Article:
State pension increases – we got our sums wrong
Last Saturday I had a post called state pensions will be cut by the budget.
However Nigel Hawkes from Straight Statistics has kindly pointed out an error. In working out the indexing figure for the state pension in 2012 I forgot the 2.5 per cent minimum uprating – I used the CPI figure of 1.9 per cent instead.
This does not make the claim in the headline wrong. The state pension will be lower under the new system in both 2012 and 2013, but the difference is much smaller. It’s right that I should ‘fess up and admit my mistake, and no doubt provide some amusement for our less sympathetic readers.
Here is a new table (the previous post explains what it means):
|Earnings(Treasury forecast)||RPI (Treasury forecast)||CPI (Treasury forecast)||minimum increase under triple lock||Single pension||Single pension uprated by RPI only|
|uprated by new triple lock|
It’s inevitable that we do make mistakes from time to time, particularly when we are trying to respond quickly. But when we do, our policy is to admit that and put it right. So here’s my chin. I’m ready to take it.
There is another issue that has occurred to me as I;’ve had to go back and take a closer look at the figures.
Pension uprating occurs in April but is based on the previous September’s figures for the various inflation indexes. The Treasury does not predict what these will be simply a figure for the 4th quarter. In the earlier table I uprated the 2012 pension by the 2012 inflation figures. But it’s better to do this by the 2011 figure. Again this makes no difference to the argument, but was a bit sloppy.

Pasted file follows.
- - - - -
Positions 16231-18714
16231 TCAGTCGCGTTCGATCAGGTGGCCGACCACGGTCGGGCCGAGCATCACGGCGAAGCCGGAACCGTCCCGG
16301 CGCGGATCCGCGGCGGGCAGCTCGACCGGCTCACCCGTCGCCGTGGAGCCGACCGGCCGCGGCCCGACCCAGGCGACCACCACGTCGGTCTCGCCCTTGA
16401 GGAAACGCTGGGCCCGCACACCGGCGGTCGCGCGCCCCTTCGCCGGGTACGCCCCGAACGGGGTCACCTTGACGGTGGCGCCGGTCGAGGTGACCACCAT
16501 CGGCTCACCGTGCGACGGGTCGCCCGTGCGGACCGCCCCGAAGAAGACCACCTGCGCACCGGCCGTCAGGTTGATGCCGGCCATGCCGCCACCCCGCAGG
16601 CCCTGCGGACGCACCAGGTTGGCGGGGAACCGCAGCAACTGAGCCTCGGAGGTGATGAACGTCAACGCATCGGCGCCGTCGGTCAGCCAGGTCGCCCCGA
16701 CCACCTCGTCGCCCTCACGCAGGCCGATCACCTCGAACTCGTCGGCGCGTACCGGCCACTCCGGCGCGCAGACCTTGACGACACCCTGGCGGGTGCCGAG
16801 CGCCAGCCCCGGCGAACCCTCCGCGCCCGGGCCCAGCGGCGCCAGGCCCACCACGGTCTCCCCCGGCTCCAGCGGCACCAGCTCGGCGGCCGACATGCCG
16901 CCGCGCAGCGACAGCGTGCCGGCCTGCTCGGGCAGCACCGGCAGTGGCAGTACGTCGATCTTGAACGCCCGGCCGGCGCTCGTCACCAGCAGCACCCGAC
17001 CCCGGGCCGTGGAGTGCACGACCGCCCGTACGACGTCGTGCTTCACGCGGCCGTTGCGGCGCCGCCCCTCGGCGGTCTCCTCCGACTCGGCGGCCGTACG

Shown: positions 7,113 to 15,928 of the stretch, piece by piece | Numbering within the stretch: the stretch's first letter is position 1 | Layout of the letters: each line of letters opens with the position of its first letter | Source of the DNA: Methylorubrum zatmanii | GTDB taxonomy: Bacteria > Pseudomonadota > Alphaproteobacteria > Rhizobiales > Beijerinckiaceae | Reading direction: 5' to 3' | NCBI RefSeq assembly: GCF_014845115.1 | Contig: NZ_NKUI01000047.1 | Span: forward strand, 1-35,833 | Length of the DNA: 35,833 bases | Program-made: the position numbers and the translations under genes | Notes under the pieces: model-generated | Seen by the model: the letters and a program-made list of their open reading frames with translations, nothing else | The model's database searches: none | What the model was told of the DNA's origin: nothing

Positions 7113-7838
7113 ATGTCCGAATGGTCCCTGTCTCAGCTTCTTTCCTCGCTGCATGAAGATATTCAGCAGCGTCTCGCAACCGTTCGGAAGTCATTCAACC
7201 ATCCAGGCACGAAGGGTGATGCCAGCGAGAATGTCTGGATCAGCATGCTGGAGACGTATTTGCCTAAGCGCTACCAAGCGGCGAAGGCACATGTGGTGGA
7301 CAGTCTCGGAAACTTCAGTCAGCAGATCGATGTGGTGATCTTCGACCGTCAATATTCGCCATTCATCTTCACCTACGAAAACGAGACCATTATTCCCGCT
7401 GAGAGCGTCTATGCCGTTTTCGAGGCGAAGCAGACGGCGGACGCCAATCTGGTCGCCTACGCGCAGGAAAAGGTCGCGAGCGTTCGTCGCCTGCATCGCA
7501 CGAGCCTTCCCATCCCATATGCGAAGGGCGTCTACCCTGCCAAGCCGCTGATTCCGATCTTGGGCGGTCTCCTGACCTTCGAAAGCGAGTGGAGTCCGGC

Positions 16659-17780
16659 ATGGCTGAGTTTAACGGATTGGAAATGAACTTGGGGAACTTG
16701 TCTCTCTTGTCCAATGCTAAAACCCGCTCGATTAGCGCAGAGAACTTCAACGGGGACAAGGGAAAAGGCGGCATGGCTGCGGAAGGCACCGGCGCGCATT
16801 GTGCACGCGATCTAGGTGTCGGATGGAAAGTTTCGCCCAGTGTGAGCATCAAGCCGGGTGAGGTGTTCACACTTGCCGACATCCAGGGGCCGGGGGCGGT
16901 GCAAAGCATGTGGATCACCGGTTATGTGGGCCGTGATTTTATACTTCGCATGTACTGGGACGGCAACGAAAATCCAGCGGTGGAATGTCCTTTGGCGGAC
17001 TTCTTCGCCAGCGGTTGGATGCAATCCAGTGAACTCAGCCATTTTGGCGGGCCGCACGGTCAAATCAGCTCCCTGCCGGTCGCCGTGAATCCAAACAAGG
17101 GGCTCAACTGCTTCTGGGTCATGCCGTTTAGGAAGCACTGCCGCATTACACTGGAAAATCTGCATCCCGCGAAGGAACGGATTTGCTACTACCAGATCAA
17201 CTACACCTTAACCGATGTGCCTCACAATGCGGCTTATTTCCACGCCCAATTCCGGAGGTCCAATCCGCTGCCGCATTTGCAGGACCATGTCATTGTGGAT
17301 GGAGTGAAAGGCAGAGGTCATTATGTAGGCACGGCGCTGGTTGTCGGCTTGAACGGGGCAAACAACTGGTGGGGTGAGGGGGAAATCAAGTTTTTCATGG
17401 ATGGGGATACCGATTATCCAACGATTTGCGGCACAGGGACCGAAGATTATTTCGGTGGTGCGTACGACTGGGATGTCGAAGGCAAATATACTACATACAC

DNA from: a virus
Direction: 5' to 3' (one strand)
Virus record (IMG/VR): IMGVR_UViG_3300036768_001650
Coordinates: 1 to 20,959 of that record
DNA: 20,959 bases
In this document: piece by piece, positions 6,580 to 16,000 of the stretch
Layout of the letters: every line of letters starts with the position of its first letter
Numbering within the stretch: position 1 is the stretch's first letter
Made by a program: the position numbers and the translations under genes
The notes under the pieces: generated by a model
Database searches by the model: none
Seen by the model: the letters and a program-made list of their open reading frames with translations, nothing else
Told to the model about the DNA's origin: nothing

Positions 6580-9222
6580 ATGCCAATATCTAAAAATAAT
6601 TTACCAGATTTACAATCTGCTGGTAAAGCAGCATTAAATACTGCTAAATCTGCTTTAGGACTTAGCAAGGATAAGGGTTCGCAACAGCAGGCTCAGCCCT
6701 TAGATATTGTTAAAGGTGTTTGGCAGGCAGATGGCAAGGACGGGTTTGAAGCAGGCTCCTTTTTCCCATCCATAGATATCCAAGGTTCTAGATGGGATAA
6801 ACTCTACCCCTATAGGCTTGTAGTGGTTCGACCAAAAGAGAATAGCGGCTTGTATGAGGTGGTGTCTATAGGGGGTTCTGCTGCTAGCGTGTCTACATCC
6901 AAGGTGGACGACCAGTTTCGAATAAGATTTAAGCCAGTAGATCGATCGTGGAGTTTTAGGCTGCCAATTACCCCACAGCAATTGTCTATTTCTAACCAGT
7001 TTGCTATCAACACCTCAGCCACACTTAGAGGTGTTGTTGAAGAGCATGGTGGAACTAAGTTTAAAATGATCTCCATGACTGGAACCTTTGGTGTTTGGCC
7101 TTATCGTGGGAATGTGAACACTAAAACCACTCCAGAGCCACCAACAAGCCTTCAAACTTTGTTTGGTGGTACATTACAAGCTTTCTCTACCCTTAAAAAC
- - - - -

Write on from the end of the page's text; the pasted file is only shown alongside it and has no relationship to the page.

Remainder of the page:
So if I were doing this post again with more time and fewer mistakes I would change two things:
- use the 2010 figures for the 2011 uprating figure, and
- compare the coalition’s triple lock with CPI as the price indexing figure with a triple lock with RPI as Labour planned.
Why can we say this about Labour’s scheme? It has been all-party consensus since the Turner Commission to restore the earnings link, and it was included in one of the previous government’s Pensions Acts. The 2.5 per cent minimum uprating was inherited from Labour. (This was their response to the paltry 75p pension increase that caused them such difficulty.)
So here is a new table which I’ve taken a few years more forward using all the data in table C2 of the Budget Red Book:
|Earnings(Treasury forecast)||RPI (Q4 Treasury forecast)||CPI (Q4 Treasury forecast)||minimum increase under triple lock||Single pension||Single pension uprated by CPI triple lock||cumulative annual difference|
|uprated by RPI triple lock|
|number in italic is CPI index factor|
|number in bold is RPI index factor|
There is still a difference between the two figures – though the effect is not quite as big as I originally thought.
We’ve always been clear that restoring the link to earnings is progressive – and while the one thing we know for sure about these forecasts is that they will be wrong – the table does show that the Treasury expects this to make a significant difference after 2013. But before that the link to CPI is bad news for pensioners, and any loss made in a year will roll over into future years. (RPI can be lower than CPI but this is unusual and quite likely to be in years when one of the other triple lock figures will be used for uprating.)
And I’ve learnt once again something I remember my teachers saying to me rather often: more haste, less speed.